Saturday, January 15, 2005

Iran's Greatest Hope: Women & Gen X?

It may be women who save Iran. Noble Peace Prize-winner Shirin Ebadi is standing up to the Mullahs (see post below), and now, according to the Financial Times, the popular Mehr-Banoo classical music group is made up of 6 women and 4 men:


But the presence of female performers, wearing yellow scarves and long black shirts and trousers, outnumbering the men in the band, poses a direct challenge to Iran's hardliners, who would like to see greater restrictions on women.

The FT adds:


Many young women ignore the loose dresses recommended by the religious establishment and instead wear tight trousers, covered with short overcoats or flimsy cotton shirts. Their headscarves slip backwards to reveal as much hair as possible, and they wear heavy make-up.

Last summer, a Tehran police chief announced during a crackdown on women for non-observance of hijab that the arrest of "100 street supermodels" would resolve the problem. But this proved not to be the case, as many women responded with defiance.

The FT finds challenges coming not just from women but from Iran’s youth as well:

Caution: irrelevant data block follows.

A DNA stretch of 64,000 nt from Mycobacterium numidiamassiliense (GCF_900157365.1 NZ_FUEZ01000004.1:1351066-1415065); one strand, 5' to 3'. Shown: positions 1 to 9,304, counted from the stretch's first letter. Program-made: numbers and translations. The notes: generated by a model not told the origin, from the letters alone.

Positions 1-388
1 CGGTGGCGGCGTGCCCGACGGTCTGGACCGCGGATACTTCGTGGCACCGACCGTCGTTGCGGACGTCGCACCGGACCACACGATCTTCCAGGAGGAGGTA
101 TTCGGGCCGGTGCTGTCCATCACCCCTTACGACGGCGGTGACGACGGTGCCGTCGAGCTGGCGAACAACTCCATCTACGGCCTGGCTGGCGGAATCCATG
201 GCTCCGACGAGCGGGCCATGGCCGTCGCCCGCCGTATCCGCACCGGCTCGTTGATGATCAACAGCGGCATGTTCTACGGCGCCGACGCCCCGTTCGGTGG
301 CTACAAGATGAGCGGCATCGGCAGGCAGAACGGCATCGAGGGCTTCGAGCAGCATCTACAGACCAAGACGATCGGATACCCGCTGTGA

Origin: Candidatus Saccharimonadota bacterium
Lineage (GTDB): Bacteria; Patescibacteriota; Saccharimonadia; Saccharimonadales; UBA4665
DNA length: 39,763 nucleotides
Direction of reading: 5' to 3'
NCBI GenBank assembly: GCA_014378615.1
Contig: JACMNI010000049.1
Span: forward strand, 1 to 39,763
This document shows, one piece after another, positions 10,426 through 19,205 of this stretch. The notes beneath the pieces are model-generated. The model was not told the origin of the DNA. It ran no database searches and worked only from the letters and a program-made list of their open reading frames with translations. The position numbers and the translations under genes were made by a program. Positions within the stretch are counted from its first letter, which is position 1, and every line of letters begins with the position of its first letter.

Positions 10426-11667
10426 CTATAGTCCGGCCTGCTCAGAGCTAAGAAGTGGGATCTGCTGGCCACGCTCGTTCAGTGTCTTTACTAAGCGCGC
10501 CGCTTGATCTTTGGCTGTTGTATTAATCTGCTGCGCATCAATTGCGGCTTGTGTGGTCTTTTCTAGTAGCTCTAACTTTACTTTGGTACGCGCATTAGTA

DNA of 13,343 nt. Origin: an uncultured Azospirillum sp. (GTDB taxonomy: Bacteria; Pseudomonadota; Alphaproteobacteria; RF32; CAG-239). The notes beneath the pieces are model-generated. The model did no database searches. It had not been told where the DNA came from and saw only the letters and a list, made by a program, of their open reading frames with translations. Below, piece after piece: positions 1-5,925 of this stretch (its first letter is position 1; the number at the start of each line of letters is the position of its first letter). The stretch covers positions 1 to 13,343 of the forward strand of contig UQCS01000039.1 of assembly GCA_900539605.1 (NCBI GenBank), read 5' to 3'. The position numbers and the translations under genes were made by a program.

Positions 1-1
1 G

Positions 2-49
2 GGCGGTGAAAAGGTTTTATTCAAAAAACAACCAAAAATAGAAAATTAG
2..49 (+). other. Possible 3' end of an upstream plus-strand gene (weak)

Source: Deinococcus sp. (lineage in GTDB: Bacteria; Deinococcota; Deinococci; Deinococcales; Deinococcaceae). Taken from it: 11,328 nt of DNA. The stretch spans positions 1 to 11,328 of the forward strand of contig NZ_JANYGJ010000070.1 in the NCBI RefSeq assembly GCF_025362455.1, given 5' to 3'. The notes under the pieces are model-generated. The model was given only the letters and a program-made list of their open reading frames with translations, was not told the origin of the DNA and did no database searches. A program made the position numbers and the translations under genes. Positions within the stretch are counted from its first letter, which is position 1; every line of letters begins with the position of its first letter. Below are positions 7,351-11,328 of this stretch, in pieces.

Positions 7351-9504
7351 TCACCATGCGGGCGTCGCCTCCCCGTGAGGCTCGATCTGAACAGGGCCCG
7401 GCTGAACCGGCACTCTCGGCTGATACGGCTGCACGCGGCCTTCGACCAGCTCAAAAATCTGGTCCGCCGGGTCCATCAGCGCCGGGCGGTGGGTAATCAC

But despite their growing political strength, the conservatives face a challenge in the social arena. Their main source of support comes from the traditional sections of Iranian society. But there is widespread dissatisfaction with the regime among Iranians under 35 years old, who make up about 70 per cent of the population of 70m.

Many are highly educated and with access to internet and satellite TV, making attempts at censorship futile.

"The mental gap between the rulers and young people is now between 100 and 150 years," said Mohammad-Ali Abtahi, a former vice-president who resigned in protest at parliament's conservative shift.

Maybe Iran’s MTV-generation will be able to really rock the vote. Is their anything we can do to help?

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